Where we are now
Jonal entry 1038 | February 13 2008
After several unsuccessful attempts I have finally been able to order Volume 3 of the Complete Letters of C. S. Lewis online, and hope to have it in hand this week or next. If it as rich in material as Volume 2 proved to be, it will take several weeks to accumulate the first set of notes, and then another five or more weeks to finish reading the book and compile the rest of the notes. So I'll be looking for topics to keep these "postcards" coming week by week.
First, some observations drawn from the notes from Volume 2, which have made for a series of very long entries here over the past six weeks. Looking over Lewis's life, work, and legacy, we find several ironies that seem to illustrate God's sense of humor. One of the early ironies was the fact that Lewis's first book after converting to Christianity, The Pilgrim's Regress, was a publishing failure in its first printing, and only after being reprinted by a Catholic publishing house and marketed to Catholic readers did it begin having impressive sales.
But Lewis was embarrassed to have a "Papist" publisher handling his book. Yet that's not the only interlocking irony surrounding this experience: it may well have been his success with his Catholic publisher that opened Lewis to closer relationships with Catholics and which, in turn, he transformed into the "Mere Christian" hypothesis that is in the Introduction to Mere Christianity. That, second only to the lasting popularity of the Chronicles of Narnia, is the main source of Lewis's enduring and unparalleled popularity as a spokesperson for Christianity, in my opinion.
The second multi-layered irony that came from Volume 2 was Lewis's being featured on the cover of Time magazine, as recorded in this note from last week's entry: "Lewis was pictured on the cover of Time magazine (8 September 1947), which contained an article entitled 'Oxford's C.S. Lewis, His heresy: Christianity.'" I have no idea how Time was perceived in England in that era, but in our American experience (I admit, while also confessing that I have never been a fan of the magazine), making the cover of Time, with a positive accompanying write-up, has been for decades only a few notches lower than winning a Nobel Prize in terms of elevating a person's fame and marking his having "arrived."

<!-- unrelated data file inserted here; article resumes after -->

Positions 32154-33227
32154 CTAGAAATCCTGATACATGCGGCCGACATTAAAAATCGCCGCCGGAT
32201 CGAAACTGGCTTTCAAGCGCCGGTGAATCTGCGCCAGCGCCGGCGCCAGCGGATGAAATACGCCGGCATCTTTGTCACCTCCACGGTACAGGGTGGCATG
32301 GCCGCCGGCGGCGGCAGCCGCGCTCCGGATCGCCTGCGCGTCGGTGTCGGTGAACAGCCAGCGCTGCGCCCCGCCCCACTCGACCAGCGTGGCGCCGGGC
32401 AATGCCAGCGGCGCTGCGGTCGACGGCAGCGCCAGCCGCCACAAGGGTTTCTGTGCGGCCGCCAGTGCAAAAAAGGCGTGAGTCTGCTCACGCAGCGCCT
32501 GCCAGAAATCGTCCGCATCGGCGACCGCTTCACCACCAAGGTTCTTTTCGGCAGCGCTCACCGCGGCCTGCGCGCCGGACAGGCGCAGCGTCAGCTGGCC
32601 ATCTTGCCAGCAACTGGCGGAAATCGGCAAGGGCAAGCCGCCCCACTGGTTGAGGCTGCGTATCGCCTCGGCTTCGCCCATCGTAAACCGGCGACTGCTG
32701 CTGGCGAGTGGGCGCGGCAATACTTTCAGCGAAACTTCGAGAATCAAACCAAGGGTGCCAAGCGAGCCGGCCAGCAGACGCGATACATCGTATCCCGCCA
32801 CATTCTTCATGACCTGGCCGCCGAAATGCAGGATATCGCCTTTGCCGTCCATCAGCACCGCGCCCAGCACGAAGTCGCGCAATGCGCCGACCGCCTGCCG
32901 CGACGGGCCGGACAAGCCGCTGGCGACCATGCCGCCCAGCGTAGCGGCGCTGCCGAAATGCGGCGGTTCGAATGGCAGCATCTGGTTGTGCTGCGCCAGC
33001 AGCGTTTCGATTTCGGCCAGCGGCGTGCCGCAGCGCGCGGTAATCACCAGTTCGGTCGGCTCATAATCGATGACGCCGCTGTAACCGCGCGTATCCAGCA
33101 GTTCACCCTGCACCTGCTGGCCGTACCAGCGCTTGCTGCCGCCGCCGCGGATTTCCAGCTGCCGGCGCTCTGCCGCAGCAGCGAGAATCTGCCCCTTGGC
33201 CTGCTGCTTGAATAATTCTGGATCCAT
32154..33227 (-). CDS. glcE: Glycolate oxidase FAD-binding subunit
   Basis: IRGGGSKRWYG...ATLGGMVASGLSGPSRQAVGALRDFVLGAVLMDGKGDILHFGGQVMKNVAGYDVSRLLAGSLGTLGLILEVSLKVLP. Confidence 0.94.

But, ironically, Lewis wrote to Margaret Fuller the following April, "Yes, the Time article was ghastly: but I suppose no one of sense believes such things. I wouldn't hang a dog on a journalist's evidence myself. Who said I disliked women? I never liked or disliked any generalisations."
There is no doubt that the Time story made Lewis a sensation to American Christians and has continued influencing the sales of his books in the American market, if not throughout the world. It probably led directly to the first book written about him, and indirectly to his eventual coming to meet Joy Davidman, whom he later married and shared the happiest years of his life with.
I looked online to see if that 1947 cover story about him is available, and it is, here. Though the cover illustration uses the wording cited in the footnote above (Oxford's C.S. Lewis, His heresy: Christianity) the actual title of the article is Don v. Devil, a clever play on Lewis's vocation as university "don" and his best-known book up to that time (Mere Christianity and the Chronicles of Narnia both still in the future then), The Screwtape Letters, which is a collection of fictional letters between a senior and a junior devil.
I searched in vain for any reference in the article about Lewis disliking women, or even the article mentioning women (but perhaps a follow-up letter to the magazine made such an allegation). Several things in the article I would consider inaccuracies (it refers to the Inklings, without mentioning their name, as "a small circle of Christian Oxonians who met informally each week or so to drink and talk," which gives a false impression, I think, of how the Inklings worked. It also reports some interpretations of his lifestyle that no doubt embarrassed him and gave him some grief and exacerbated some opposition he already felt from some Oxford colleagues. Most hurtful are its allusions to Mrs. Moore, who shared the house they lived in near campus and whom he occasionally referred to as his mother (as he had "adopted" her at the death of his friend and her son in the First World War).
on the whole, the article would have to be called priceless free advertising for
Lewis's literary output, up to that time and for even decades thereafter.
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